Track #6, “Don’t Speak of Nude Emperors,” is the only song on the album that wasn’t produced and engineered by Ehresman. “I had a neighbor at the time, Greg Mayer, who was an intern at Willie Nelson’s old Austin studio, Arlyn, and he asked me in passing one time if I had a song I wanted to record so that he could use the production of it as his final project,” Ehresman remembers. “As it happened, I had just written this song and was really itching to record it....but I hadn’t done it yet because I was having problems with both my shoulders at the time, and some fingers on my left hand, and was finding the idea of all the playing and production and mixing somewhat daunting.” Fortuitous timing, and soon enough this scathing protest song was in the can. “This was right after Hunter Thompson died, which you can tell from the song intro,” he recalls. “I was embarrassed in the studio because my physical problems were making me have a hard time with the quick acoustic guitar lick that recurs throughout the song, but Greg was great and we got it over the course of two short sessions, since he only had limited access to the facility.” Tough lick aside, the music is fairly simple and straightforward, but the lyric ranks among Ehresman’s best, if not the best. “I’m very happy with how the lyrics turned out, because it captures ideas I have about social self-censorship in the name of 'polite conversation' which, coupled with the human tendency toward herd mentality thinking and the attendant fear to speak out against the flow, results in a self-regulating censorship out in the populace,” Ehresman asserts. "This forms a deadly symbiosis when coupled with Right Wing/Corporate/GOP propaganda, and this is how extreme ideas are mainstreamed." Note this excerpt from the lyrics:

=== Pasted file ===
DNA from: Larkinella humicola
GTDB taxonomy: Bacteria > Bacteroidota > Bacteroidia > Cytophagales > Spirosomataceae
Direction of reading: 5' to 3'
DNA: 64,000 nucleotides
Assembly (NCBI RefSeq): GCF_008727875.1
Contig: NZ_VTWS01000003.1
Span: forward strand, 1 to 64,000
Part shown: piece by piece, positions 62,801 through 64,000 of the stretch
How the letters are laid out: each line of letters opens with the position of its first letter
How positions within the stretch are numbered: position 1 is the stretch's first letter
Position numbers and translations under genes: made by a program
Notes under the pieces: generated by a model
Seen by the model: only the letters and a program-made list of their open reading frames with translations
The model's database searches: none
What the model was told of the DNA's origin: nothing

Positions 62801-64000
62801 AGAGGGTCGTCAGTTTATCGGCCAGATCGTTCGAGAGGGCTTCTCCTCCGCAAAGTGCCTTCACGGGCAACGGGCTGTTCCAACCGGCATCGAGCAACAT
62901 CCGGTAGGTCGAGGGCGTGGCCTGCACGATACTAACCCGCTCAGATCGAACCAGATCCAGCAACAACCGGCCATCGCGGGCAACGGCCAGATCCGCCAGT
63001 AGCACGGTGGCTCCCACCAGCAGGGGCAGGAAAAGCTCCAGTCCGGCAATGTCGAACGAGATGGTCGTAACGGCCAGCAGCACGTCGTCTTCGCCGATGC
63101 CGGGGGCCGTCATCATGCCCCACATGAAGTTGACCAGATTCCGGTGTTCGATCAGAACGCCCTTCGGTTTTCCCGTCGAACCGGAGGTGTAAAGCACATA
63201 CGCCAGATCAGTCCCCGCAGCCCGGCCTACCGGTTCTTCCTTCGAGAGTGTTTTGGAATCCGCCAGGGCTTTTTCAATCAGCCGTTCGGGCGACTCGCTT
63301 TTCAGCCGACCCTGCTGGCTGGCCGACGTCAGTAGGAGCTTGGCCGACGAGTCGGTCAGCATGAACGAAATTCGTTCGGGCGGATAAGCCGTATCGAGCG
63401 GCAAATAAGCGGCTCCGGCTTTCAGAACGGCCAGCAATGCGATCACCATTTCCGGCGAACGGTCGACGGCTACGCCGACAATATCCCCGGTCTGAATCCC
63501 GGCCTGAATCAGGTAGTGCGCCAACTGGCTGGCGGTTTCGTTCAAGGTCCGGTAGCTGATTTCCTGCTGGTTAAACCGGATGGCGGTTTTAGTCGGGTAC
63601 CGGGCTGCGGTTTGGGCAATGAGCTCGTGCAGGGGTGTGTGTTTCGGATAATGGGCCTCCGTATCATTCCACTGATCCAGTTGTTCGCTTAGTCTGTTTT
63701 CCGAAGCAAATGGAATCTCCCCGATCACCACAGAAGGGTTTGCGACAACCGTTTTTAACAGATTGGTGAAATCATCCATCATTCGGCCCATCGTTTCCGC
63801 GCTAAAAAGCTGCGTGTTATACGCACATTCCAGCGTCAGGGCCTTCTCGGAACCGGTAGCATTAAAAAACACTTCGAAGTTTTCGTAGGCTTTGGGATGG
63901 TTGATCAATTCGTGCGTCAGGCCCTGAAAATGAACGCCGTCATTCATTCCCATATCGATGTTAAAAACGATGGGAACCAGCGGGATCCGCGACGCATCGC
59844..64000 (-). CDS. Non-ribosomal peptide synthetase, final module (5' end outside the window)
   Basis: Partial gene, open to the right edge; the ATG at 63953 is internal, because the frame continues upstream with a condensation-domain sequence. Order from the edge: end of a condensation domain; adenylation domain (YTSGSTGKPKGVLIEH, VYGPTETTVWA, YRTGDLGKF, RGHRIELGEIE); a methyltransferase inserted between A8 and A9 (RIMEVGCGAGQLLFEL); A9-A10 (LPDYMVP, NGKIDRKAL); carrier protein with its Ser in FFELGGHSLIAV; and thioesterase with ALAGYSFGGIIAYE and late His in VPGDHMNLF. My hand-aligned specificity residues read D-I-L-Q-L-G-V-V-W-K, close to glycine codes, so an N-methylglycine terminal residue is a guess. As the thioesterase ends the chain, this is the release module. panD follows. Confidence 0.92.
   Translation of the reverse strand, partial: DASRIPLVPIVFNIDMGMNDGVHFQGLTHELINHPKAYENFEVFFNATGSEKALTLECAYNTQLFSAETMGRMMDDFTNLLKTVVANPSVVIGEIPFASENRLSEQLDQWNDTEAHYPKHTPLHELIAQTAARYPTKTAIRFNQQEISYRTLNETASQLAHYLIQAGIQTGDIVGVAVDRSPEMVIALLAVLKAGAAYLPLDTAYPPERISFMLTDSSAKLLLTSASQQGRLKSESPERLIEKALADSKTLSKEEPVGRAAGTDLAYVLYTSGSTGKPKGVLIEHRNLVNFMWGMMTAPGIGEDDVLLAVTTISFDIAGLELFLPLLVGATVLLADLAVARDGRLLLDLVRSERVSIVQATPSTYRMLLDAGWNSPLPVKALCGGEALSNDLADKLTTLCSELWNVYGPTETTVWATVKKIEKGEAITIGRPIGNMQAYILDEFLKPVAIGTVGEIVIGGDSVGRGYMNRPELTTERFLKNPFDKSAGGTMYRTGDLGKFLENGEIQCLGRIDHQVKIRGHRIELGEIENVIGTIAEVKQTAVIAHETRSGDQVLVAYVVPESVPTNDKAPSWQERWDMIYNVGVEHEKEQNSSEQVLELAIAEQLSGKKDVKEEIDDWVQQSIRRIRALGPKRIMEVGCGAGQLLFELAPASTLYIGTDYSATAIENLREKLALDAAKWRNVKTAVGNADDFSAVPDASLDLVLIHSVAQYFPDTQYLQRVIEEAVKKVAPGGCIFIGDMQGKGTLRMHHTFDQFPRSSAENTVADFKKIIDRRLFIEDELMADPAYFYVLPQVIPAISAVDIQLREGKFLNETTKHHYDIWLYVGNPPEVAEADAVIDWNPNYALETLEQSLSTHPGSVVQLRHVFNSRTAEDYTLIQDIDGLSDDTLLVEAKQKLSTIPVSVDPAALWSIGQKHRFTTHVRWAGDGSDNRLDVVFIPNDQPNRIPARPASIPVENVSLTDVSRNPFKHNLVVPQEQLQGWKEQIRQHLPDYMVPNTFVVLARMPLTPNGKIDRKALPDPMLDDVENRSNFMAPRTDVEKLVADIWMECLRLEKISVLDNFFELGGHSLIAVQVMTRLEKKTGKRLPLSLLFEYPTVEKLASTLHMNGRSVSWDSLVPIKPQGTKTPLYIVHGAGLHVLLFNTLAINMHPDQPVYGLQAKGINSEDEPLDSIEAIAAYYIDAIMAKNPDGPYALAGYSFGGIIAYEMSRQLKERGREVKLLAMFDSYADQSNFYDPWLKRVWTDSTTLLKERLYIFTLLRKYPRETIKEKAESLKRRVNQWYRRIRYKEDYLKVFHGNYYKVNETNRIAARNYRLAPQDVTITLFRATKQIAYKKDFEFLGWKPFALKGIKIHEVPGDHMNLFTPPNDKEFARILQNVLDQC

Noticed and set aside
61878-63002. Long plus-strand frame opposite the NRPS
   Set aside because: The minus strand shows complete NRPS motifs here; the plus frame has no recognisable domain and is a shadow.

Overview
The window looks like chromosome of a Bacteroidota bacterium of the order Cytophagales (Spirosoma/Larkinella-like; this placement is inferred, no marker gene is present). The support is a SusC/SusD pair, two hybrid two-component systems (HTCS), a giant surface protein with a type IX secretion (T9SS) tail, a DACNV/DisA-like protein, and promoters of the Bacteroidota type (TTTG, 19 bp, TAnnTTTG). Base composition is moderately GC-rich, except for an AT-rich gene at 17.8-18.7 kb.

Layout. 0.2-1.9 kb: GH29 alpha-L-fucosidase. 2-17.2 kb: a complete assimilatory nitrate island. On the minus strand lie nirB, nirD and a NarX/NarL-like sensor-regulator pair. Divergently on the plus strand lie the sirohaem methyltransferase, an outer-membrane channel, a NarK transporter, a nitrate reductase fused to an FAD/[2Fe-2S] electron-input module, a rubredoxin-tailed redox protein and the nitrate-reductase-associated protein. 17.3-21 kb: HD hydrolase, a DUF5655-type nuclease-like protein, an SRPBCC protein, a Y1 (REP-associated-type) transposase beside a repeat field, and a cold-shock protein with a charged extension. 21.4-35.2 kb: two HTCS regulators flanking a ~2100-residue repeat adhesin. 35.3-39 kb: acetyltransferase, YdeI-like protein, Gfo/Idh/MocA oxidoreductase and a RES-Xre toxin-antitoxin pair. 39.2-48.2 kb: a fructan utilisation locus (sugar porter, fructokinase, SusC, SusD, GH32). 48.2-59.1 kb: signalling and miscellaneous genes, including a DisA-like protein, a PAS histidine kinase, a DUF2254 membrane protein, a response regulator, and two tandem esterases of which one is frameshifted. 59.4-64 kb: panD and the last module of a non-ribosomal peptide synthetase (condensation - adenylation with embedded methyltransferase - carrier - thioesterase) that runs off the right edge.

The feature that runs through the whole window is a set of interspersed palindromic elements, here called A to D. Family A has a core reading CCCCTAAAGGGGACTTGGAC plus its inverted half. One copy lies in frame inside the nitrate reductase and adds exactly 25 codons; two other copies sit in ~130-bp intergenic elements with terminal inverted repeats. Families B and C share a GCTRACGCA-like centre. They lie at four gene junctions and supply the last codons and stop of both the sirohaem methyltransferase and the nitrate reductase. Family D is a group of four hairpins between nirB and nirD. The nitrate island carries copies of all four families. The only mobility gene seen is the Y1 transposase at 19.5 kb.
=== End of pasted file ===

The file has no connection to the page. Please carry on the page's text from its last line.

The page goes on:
“In better circles, they don't talk about such things;
Polite society won't stand for the observed
when what's in front of you might call for thoughts unpleasant;
When what's in front of you might call for deeper vision;
When what's in front of you might tarnish your fine neighbor;
When what's in front of you might make you avoid mirrors;
Don't speak of nude emperors, or they will salt your pillar.
They've demonized the truth, and made the obvious impolite;
The greatest sins will not disrupt our garden party
when all your guests are those who profit from the season;
When all your guests are those who donate to the rapers;
When all your guests are getting favors from the rapers;
When all your guests are symptoms of a deeper problem;